And cue the creepy. While I wasn't expecting a memoir version of The Girls Next Door, I also wasn't expecting an abusive, perverted, drug-addled father figure, the denigration of every single female the author meets, and a lesbian tryst (that was also statutory rape of the author). The only major description in the book (up to the point that I read) is the sex scene with a Hef's girlfriend. I'm sorry, but I don't want to read a sex scene that involves a child. It's statutory rape and not something that should be glorified in any way...even if the author is "damaged" and "looking for maternal warmth".
And while her childhood was horrific and abusive in its own way, there comes a time when the constant, "I'm like this because my dad made me like this" or "I'm like this because I was a pawn my parents used in their contentious divorce" just comes across as hollow excuses.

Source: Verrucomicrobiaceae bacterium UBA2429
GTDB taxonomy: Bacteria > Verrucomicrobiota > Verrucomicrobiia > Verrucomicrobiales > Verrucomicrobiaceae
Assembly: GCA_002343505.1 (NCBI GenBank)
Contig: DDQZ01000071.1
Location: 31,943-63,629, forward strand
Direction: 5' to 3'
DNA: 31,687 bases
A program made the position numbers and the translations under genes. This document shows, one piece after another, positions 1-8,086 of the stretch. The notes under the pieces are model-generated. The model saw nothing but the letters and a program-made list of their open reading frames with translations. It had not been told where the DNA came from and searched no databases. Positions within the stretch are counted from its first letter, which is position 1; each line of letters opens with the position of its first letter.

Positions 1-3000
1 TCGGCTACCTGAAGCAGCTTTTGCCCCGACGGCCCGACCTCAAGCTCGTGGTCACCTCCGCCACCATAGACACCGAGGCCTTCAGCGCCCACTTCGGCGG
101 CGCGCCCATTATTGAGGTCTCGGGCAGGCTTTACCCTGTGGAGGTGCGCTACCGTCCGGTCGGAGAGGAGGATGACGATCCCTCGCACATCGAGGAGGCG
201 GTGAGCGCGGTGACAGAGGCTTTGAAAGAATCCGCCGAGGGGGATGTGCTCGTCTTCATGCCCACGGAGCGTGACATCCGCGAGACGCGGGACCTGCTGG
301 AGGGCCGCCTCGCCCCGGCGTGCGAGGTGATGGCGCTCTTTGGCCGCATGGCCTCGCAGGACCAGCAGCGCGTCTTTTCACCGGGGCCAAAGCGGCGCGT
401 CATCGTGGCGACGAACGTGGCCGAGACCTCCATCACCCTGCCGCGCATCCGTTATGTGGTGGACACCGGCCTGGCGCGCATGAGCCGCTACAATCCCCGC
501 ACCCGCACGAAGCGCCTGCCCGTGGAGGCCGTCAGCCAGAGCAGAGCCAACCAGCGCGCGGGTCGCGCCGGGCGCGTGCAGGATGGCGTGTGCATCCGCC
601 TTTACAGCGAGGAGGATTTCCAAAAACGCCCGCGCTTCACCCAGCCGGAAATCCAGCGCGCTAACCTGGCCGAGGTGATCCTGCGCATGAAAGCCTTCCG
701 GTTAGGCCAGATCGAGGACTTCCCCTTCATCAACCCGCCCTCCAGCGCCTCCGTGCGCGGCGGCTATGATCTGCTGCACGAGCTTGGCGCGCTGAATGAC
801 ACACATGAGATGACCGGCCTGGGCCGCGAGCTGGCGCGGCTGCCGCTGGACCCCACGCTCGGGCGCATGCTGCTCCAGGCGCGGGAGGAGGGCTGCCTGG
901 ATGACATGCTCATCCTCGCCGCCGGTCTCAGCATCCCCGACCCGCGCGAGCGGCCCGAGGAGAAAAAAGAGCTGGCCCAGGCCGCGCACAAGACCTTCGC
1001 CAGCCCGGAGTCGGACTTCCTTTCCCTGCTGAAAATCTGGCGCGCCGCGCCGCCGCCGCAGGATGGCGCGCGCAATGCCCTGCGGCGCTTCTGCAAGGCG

Again, I haven't finished the book. I hope the author has pulled herself out from the horrible childhood she was subjected to and I hope she addresses that in the book...otherwise the book is just a collection of creepy, perverted recollections looking to make a buck off of Hefner's popularity.
At 46%, however, I have to call in the towel.
It's been a slow start this year, y'all. Yes, I have started all four books on the sidebar. No, I'm not done with any of them at the moment. It's not that they're bad books...I like them all so far. It's just been slow going. Of course, I'm sure our house losing water for 3 or 4 days due to frozen and burst pipes (yay, winter.) didn't help matters. I have managed to finish a different book, though. It's another memoir. From another geek/nerd. What can I say...it's how I roll.
Just a Geek by Wil Wheaton
Apparently I missed the fact that Wil Wheaton wrote a book. In 2004.
But, better late than never I suppose.
From Stand By Me to Star Trek: TNG (I never fully understood why Wesley Crusher was so reviled by so many Trekkies...) to Table Top, Wil Wheaton has been a well-known face among geeks, nerds and various other assorted fans for quite a while.
Just a Geek is Wheaton's memoir of that "in-between" time after he left Star Trek: TNG and before he essentially re-branded himself as the quintessential geek.